Each artist places herself in an art historical lineage while commenting on how the canon is implicated in patriarchal oppression. Direct references to can be found throughout Soleimani’s body of work, also drawing on and re-appropriating the ways women have been represented. Soleimani’s most direct and tongue-in-cheek reference can be seen in Minister of Petroleum, Venezuela (2016), where her subject stands in a bikini made from Shell Petroleum Company logos at the base of another yellow and red shell imitating Botticelli’s iconic The Birth of Venus. Instead of representing a mythological goddess emerging from the sea, Soleimani’s figure is masked with the crumpled paper face of the Venezuelan Minister of Petroleum, in front of a blue ocean peppered with oil rigs. The feminine bodily form, nudity, and pose are striking and humorous in the context of the project, as Soleimani manipulates the viewer’s expectations, using commonly understood imagery to derail and undermine the power of the political figure.
This playful and humorous tone is found throughout Soleimani’s photographs, even when handling grave subject matter, and it is especially present in her latest project. Via email, she described to me her use of humor as a Trojan horse: “I want it to seduce the viewer through coming across as light hearted, while communicating the atrocities created by patriarchal systems.” Her photographs and screenplays are not just making this scrutiny of corruption more digestible, but also highlight the political melodrama and create “a new way of viewing these codependent political leaders.” When Soleimani documents her studio practice and process online, she allows her audience a glimpse at the lighthearted attitude taken while making her photographs and videos. She reveals the true playfulness of her models and actors on set, with bombastic music playing in the background and fake money thrown wantonly through the air.
This levity translates in her models’ body language, but it does not detract from the power or seriousness of the message. Soleimani zeroes in on the ridiculousness of power, using humor to point out and exaggerate troubling realities. Color functions in her work in a similar way, attracting attention with vibrant saturated color schemes, making loud aesthetic statements with each composition. Sometimes Soleimani is calling out the spectacle of power; at other times, she is aestheticizing hideous truths to demand acknowledgement from her audiences.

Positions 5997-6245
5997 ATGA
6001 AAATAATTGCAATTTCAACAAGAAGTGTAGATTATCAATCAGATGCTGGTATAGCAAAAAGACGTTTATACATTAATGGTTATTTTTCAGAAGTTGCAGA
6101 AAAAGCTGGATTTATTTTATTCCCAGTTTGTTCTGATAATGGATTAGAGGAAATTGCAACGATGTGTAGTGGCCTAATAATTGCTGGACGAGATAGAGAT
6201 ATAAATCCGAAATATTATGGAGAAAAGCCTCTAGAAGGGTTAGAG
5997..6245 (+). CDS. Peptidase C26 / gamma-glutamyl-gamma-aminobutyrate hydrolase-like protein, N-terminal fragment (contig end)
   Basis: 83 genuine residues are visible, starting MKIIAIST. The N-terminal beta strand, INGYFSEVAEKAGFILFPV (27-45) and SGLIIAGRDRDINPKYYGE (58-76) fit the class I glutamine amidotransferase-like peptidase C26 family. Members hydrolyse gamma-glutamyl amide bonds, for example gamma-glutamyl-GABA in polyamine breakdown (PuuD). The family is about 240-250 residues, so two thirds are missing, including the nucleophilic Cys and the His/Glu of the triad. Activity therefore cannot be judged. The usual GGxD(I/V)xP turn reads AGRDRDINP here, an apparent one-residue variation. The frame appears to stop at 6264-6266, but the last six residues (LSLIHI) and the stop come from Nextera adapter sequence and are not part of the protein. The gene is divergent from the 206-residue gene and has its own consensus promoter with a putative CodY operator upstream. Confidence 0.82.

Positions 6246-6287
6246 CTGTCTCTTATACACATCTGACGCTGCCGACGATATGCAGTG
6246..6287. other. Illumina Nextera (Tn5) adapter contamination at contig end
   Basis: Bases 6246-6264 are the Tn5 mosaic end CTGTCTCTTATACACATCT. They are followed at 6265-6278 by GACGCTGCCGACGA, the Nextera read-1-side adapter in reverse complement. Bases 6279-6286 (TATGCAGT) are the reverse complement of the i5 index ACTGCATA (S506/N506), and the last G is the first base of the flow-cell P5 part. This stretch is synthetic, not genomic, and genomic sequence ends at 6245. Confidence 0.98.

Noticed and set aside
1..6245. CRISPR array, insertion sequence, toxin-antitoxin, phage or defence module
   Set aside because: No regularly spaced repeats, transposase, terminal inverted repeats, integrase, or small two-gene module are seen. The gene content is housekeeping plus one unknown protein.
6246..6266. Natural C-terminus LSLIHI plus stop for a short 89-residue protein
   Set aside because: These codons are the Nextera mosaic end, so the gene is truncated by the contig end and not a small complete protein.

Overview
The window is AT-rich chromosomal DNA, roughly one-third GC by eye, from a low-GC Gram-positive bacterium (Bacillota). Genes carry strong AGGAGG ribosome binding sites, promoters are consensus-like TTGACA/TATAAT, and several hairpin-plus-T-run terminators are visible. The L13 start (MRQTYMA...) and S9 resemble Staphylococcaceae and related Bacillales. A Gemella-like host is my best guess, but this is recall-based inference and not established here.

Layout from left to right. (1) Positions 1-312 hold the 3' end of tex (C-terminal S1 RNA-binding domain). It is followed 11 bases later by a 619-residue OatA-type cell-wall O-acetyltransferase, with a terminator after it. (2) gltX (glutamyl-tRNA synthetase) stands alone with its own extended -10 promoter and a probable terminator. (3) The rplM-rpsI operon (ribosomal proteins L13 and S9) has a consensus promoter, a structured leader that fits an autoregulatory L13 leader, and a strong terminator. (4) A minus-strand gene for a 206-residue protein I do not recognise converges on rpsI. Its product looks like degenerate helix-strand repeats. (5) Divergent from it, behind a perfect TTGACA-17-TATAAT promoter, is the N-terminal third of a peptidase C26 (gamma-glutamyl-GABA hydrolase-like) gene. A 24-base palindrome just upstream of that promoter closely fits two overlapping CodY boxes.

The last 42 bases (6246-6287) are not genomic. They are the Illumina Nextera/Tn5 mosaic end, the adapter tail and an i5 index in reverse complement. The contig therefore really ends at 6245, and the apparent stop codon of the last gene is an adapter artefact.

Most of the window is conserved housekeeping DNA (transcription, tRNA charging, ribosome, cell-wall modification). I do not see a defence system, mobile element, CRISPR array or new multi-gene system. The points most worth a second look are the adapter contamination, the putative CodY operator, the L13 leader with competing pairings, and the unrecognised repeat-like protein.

Dong operates under similar principles as Soleimani, using both color and humor to bluntly punctuate her performances and photographs. Although her aesthetics are generally more minimal, Dong utilizes color pointedly and selectively to highlight particular actions and gestures. The artist often selects red in particular as a symbol of love and passion, honor, and violence, as well as a reference to her homeland China. In Husbands and I, Dong dons a red silk cheongsam, dramatically contrasting her various husbands’ more casual and muted, typically denim and cotton outfits. Dong constructs intimate portraits with what she calls “one-minute” and “one-day husbands”, strangers she has approached in public and summoned via Craigslist to be her husband. Contrasting her own experience to that of a mail-order bride, Dong attempts to “reconfigure established positions of power and privilege but also [question] whether the Chinese female body can be essentialized productively in service of resistance.” The “neutral” Western clothing of her male subjects and the Canadian cityscapes in which they are depicted form a backdrop to examine the exoticization of Dong’s body. Red also peers out under the artist’s white doctor’s coat in After Olympia, dramatically calling attention to itself, outlining her Chinese heritage and personalizing an otherwise stark, institutional environment. Color is a tool to make her work more inviting, to catch the viewer’s attention and engage them with the illusion of a light-hearted and playful subject matter. In her piece Pink Vagina (2011), Dong paints the entirety of an art gallery Pepto-Bismol pink; the only break in the color is a sign stating “MY VAGINA IS A PINK GALLERY. IT NEEDS TO BE PAINTED WHITE.” Upon entering the room, the audience is invited to paint the walls white, resulting in a pink room with patchy areas of white paint made up of words and drawings by the visitors. The pink room is very alluring, literally drawing people in to experience the work. Upon first glance, the color may seem to be a purely aesthetic choice, but Dong’s decision is much more intentional. The whitewashing of the pink wall is political, referring to the Western world’s attempt to cover up the experiences of people (especially women) of color.